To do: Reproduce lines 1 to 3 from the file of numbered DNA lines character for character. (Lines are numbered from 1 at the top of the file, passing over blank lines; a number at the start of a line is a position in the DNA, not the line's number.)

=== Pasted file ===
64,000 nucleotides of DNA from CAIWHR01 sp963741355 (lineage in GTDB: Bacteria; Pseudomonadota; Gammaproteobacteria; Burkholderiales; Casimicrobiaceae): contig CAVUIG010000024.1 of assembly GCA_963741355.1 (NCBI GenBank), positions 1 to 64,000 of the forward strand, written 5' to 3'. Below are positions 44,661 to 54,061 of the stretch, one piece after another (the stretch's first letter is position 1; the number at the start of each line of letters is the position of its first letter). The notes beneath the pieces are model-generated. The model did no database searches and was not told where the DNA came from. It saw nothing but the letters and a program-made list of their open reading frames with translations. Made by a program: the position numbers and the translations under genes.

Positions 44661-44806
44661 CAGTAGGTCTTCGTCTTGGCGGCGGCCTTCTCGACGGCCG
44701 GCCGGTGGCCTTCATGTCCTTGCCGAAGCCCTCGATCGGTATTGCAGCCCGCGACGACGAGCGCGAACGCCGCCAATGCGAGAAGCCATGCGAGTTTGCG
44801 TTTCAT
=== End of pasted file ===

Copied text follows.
64,000 nucleotides of DNA from CAIWHR01 sp963741355 (lineage in GTDB: Bacteria; Pseudomonadota; Gammaproteobacteria; Burkholderiales; Casimicrobiaceae): contig CAVUIG010000024.1 of assembly GCA_963741355.1 (NCBI GenBank), positions 1 to 64,000 of the forward strand, written 5' to 3'. Below are positions 44,661 to 54,061 of the stretch, one piece after another (the stretch's first letter is position 1; the number at the start of each line of letters is the position of its first letter). The notes beneath the pieces are model-generated. The model did no database searches and was not told where the DNA came from. It saw nothing but the letters and a program-made list of their open reading frames with translations. Made by a program: the position numbers and the translations under genes.

Positions 44661-44806
44661 CAGTAGGTCTTCGTCTTGGCGGCGGCCTTCTCGACGGCCG